Fictional fantasies aside, with technology advancing so rapidly, it's hard to know how concerned one should be about the possibility of some future, a la The Terminator, in which technology is used to enslave the public rather than liberate us from crime. My favorite quote from the show about the difficulty of that judgment came as Sarah Connor and her band of "heroes" contemplate whether to kill the maker of an artificial intelligence program at a 1997 computer chess tournament:
Cameron: “It could become Skynet.”While we're a long way from any real world enactment of the "Skynet" scenario from Terminator, we're already to the point where human authorities, using increasingly intelligent machines, routinely use roadway cameras for purposes unrelated to traffic control, or even antithetical to it.
Sarah: “It could also become 'Pong.”
In Houston, tollway cameras have been configured to identify license plate numbers and run them against vehicle registration records and arrest warrants. Meanwhile, in California, red light cameras have been configured so that private vehicles owned by elected officials, public employees and their families will not be ticketed for red light running.
So these technologies already are used both to grant privileges and to bust "bad guys," not to mention (much more likely) low-level ticket scofflaws and other petty offenders not savvy enough to simply stay on the freeway.
Indeed, in Dallas, Houston, and Austin, police want to go even further in the direction of a human-run version of the the ubiquitous, automated surveillance society foreseen in Terminator, placing surveillance cameras in public spaces with feeds directly to the police department. The potential for real-time identification of individuals in the public sphere creates all sorts of scenarios worthy of a good sci-fi plot.
Whatever the merits though, of any arguments about privacy, a surveillance society, slippery slopes, and other debates about cameras centered around individual rights, the best argument against them when it comes to crime reduction is that they don't work. In Britain and other locations where they've been in place long enough to study the results, there's simply little impact on crime.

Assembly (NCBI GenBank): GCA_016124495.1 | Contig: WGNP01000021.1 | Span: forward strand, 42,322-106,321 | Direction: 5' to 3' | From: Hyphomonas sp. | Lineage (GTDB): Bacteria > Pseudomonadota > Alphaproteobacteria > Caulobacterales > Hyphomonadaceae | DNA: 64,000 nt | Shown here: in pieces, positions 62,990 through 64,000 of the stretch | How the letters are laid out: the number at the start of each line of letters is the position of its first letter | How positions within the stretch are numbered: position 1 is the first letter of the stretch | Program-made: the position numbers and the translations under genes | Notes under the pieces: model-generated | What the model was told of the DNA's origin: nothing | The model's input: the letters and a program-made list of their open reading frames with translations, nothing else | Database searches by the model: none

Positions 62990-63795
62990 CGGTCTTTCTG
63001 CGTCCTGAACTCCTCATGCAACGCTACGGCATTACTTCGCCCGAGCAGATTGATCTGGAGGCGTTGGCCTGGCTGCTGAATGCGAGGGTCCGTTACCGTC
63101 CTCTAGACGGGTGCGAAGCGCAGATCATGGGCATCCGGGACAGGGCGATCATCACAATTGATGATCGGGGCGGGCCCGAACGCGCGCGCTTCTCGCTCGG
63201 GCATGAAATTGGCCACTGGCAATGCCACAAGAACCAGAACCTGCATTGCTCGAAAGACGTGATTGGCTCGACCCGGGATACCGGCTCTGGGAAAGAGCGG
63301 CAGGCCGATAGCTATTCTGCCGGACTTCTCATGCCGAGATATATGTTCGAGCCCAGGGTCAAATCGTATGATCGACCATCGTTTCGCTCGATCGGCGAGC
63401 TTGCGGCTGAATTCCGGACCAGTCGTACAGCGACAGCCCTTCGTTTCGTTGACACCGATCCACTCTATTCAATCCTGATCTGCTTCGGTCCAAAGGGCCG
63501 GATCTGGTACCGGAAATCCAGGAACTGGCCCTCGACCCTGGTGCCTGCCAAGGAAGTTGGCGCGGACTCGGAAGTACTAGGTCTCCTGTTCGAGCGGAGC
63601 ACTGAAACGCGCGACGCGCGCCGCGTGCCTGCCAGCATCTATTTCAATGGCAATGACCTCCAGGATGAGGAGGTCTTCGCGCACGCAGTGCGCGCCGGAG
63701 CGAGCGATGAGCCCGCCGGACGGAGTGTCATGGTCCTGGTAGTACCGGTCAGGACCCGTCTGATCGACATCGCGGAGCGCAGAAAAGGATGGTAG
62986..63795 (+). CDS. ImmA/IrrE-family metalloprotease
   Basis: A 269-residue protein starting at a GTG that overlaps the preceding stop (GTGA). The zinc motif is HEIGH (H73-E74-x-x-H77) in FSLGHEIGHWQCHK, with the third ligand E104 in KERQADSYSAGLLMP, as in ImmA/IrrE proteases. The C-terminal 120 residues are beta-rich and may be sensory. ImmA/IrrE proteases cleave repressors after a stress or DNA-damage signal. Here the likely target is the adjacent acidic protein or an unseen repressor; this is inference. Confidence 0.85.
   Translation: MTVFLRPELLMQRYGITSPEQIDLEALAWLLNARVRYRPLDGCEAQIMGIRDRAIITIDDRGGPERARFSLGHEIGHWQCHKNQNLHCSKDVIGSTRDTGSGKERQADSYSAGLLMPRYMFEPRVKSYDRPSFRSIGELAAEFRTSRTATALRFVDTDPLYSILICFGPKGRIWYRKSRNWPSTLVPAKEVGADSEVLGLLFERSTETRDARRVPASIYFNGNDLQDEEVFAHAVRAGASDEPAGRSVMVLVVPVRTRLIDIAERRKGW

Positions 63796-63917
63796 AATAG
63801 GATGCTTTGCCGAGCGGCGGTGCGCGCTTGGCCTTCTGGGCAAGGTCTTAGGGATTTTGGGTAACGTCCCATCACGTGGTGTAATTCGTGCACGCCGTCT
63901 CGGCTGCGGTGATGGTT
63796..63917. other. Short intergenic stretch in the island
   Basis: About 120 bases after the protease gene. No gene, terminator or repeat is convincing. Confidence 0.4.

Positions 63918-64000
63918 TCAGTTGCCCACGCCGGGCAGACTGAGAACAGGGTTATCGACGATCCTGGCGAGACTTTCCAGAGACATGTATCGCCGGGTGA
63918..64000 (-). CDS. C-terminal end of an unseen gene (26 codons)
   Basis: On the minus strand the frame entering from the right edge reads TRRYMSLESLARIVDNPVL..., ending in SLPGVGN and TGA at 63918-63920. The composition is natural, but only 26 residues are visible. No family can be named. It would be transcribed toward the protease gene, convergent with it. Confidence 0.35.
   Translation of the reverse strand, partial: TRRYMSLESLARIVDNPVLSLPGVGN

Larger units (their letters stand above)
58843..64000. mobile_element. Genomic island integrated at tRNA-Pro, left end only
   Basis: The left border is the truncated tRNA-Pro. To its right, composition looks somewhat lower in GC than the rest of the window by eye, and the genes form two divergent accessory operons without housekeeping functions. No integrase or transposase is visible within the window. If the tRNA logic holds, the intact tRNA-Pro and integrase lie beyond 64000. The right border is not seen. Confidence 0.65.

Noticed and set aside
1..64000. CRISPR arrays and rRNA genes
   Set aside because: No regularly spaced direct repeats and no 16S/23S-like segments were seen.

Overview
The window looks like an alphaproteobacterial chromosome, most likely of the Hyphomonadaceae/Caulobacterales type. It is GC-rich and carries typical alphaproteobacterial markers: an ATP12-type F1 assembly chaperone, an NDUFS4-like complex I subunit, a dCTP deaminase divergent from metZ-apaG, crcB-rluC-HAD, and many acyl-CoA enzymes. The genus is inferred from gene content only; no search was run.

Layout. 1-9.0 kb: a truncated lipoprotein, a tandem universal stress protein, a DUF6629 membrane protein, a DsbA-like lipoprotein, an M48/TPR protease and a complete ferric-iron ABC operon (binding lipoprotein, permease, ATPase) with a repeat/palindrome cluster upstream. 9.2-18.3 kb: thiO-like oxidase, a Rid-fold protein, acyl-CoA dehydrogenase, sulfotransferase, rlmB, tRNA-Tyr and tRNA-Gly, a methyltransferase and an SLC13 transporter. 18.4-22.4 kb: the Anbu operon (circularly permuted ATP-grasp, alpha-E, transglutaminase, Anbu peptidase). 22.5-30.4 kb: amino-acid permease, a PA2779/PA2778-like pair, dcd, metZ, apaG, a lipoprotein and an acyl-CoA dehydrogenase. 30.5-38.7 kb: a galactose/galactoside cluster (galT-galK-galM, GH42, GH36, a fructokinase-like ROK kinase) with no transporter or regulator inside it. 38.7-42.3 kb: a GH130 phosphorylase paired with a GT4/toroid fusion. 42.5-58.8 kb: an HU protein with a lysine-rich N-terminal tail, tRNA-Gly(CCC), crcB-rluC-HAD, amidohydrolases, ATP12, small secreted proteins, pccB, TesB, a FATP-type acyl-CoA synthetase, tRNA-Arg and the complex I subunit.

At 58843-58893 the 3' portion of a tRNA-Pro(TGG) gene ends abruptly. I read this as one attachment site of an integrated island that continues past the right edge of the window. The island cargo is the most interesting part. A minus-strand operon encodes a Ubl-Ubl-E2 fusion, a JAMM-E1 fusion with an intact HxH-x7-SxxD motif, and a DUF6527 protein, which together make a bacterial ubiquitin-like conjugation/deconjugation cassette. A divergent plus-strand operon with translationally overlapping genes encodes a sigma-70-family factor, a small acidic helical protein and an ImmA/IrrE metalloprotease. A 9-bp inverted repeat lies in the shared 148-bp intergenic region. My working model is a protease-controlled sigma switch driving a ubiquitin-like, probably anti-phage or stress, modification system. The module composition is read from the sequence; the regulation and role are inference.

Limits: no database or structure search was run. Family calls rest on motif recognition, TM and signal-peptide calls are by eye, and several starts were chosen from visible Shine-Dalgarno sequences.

On his blog this week, Bruce Schneier, who arguably ranks among the most important electronic security specialists in the country (he literally "wrote the book" about cryptography in the computer age), links to a past Grits post in an item about the results from San Francisco's anti-crime cameras. As in Britain and everywhere else I'm aware of, results from San Francisco;s long-term study found that the "best thing that can be said about [cameras] is they have a placebo effect for worried residents," but crime didn't go down overall as a result of their placement.
That's why, rather than waste too much breath arguing about the possibility of Big Brother's potential misuse of camera technologies, a better tactic IMO may be to vet such ideas to determine if they really produce the promised results.
In that respect, my thoughts regarding surveillance cameras aren't that different from those regarding new, state-level "fusion centers" that have aggregated mountains of private citizens' information. Yes, there may be legitimate Big-Brotherish concerns, but those arguments will only ever convince people who are predisposed to agree with them. If those opposed to general public surveillance can demonstrate, however, that promised public safety benefits do not result - another thing security cameras in public areas have in common with fusion centers - those arguments appeal to broader constituencies and situate such opposition much more favorably in the political arena.
Not only that, they have the added benefit of being true.